Tuesday, December 06, 2016
Amsterdam, NY ,


Amsterdam Free Library Children's Program Coordinator Katie Capel explains and Inuit ou to 6-year-old Abby Thompson and her aunt Sandy Smith.

Abby Thompson, left; Amani Rivera, center; and Carmen Rivera, right feel the texture of an Inuit mitten Saturday at a free library program.

Siblings in the Chicoine family explore the artifacts of the Water Elwood Museum Saturday at the Amsterdam Free Library. From left to right: Cody, Cheyenne, Hailey, and Araya.


Library Inuit program draws children in

Sunday, January 27, 2013 - Updated: 6:21 AM


Recorder News Staff

Up in the children's room of the Amsterdam Free Library Saturday sat a long conference table covered in a white linen cloth.

Above the cloth sat age-old artifacts.

Hand-sewn boots made of real leather and animal fur with intricate stitching rested at one end.

At the other stood tiny totem poles and a long pipe with a string of robin's egg blue beads hanging down the side.

In between rested a dozen other pieces, from a long pair of hand-woven mittens to a purse made of white fur.

They were pieces of the Walter Elwood Museum collection from the Inuit tribe in Alaska, and they were brought to the library Saturday for a special children's program.

"They didn't waste anything. They preserved everything for their own use," said Amsterdam Free Library Children's Program Coordinator Katie Capel of the Inuits.

Capel spoke to the children gently about how fragile the pieces were but shared with them the stories of how they were used and how similar some of the things are to what is used today.

"But this is one of a kind," she said.

After seeing the mittens, 5-year-old Araya Chicoine ran to her coat across the room and came back waiving her own glove.

"It's just like mine!" she yelled.

After Capel completed her explanations, the 5-year-old said she also loved the purse and shoes.

"I like them because of the fur."

Her sister, 12-year-old Hailey Chicoine, said she thought the exhibit was fun.

"We thought it would be cool to see," she said of why she and her three siblings went with their dad.

Every Saturday, children have the opportunity to head to the library for a program of crafts and reading, but this week was a bit more special.

After the children were taught about the artifacts, they were given posters and told to draw what they learned.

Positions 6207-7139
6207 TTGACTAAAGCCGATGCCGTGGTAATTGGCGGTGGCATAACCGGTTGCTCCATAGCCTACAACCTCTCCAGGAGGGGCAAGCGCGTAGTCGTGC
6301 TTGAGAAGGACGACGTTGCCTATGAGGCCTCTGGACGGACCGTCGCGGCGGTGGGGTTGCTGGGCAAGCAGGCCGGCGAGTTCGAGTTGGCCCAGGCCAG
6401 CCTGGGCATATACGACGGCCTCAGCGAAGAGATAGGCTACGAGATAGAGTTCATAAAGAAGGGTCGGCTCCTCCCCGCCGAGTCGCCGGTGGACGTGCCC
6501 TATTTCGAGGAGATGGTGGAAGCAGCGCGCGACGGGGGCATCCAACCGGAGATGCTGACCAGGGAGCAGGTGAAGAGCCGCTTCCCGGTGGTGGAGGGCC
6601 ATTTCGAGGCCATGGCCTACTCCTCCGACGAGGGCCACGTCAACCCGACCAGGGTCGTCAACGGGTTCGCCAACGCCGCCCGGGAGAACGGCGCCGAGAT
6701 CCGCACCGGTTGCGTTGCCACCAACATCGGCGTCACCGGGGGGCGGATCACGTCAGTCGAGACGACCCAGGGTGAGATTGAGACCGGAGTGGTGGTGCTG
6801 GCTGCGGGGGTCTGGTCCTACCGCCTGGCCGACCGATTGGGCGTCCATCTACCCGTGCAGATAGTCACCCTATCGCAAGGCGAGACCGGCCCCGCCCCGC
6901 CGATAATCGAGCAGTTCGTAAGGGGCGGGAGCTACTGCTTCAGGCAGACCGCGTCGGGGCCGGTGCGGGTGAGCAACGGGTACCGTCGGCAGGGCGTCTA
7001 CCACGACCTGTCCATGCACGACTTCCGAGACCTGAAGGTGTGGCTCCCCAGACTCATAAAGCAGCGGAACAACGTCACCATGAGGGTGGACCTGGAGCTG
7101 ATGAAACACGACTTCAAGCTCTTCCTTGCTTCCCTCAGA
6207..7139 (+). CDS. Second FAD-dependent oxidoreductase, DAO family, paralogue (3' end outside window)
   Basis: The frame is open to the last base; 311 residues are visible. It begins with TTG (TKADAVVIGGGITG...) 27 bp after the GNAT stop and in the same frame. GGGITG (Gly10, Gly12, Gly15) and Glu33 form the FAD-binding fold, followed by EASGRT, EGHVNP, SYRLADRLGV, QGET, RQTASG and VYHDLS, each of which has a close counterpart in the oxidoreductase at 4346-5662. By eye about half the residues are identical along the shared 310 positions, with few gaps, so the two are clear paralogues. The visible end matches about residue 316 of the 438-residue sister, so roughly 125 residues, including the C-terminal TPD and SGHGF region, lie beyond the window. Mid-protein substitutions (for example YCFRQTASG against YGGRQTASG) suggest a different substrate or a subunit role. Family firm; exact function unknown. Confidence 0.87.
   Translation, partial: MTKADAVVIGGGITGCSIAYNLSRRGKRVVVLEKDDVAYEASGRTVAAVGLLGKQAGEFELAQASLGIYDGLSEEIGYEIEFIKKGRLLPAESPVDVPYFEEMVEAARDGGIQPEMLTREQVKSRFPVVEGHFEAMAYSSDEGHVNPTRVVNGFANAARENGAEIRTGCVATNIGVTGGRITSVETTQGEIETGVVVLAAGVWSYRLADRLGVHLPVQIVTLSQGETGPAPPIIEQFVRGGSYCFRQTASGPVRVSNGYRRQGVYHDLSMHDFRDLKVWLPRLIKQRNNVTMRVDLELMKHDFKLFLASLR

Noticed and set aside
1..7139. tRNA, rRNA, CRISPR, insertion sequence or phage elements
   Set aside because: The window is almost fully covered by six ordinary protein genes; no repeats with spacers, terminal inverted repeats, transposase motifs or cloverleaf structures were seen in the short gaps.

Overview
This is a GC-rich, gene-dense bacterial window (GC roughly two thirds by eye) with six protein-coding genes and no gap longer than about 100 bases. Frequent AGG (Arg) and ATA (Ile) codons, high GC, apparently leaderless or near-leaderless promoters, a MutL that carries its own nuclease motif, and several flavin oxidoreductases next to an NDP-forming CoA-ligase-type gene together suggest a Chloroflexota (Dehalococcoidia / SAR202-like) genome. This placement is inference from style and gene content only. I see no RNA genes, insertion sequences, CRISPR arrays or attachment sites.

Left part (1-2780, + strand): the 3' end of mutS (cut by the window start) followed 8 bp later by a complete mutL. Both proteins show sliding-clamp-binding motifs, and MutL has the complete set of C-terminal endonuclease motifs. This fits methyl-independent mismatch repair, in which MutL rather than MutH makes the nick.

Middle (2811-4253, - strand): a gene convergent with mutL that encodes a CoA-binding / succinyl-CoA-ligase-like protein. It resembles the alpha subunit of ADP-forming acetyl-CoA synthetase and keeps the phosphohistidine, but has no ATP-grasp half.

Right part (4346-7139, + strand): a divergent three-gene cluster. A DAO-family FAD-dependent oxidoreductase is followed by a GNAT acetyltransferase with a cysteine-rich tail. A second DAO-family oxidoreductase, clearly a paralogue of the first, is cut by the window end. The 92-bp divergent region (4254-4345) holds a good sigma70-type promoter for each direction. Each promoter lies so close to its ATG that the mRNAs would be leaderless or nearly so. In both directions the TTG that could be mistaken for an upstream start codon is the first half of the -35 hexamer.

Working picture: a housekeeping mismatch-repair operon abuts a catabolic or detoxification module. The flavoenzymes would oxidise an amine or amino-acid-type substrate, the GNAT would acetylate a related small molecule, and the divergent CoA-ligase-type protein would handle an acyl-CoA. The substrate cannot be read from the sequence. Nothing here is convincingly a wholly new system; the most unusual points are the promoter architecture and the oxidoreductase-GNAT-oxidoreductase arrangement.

Some drew their best renditions of the artifacts.

Other wrote words around their drawings that described what they saw.

Six-year-old Abby Thompson said she thought the exhibit was "cool."

There with her aunt Sandy Smith, Thompson attends the children's program every Saturday.

"I think it's amazing," Smith said of the Saturday program. "I think it's great for the children. They learn a lot and they learn things that they don't learn anywhere else."

Thompson became even more excited when her friends from the Saturday program began showing up.

They explored together and paired up for the posters later.

Pat Horrocks, who brought her granddaughters Amani and Carmen Rivera, said they come almost every Saturday.

Horrocks said the kids love the projects, but she was especially excited this week, knowing that the Walter Elwood Museum is not yet back up and running.

"I'm glad they can show them here because the museum's been closed," she said, adding that she's looking forward to it reopening. 

Capel said she and library director Nicole Hemsley tossed around ideas of what they could do for Saturday programs, and knowing they had a relationship with the museum and museum director Ann Peconie, they jumped at the chance to bring pieces in.

"We're just trying to think about ways to bring the topics that we talk about to life," Capel said, adding that she hopes to continue the partnership in the future. 

She said the Inuit exhibit was perfect as the pieces are so relevant to what it's like right now during the winter.

"It's just really cool because we go to the store and buy Uggs, well these are the original Uggs," she said. "I'm just trying to have them (the kids) relate the lives that we live today to the lives of these people that lived so, so long ago, that they weren't really that much different."


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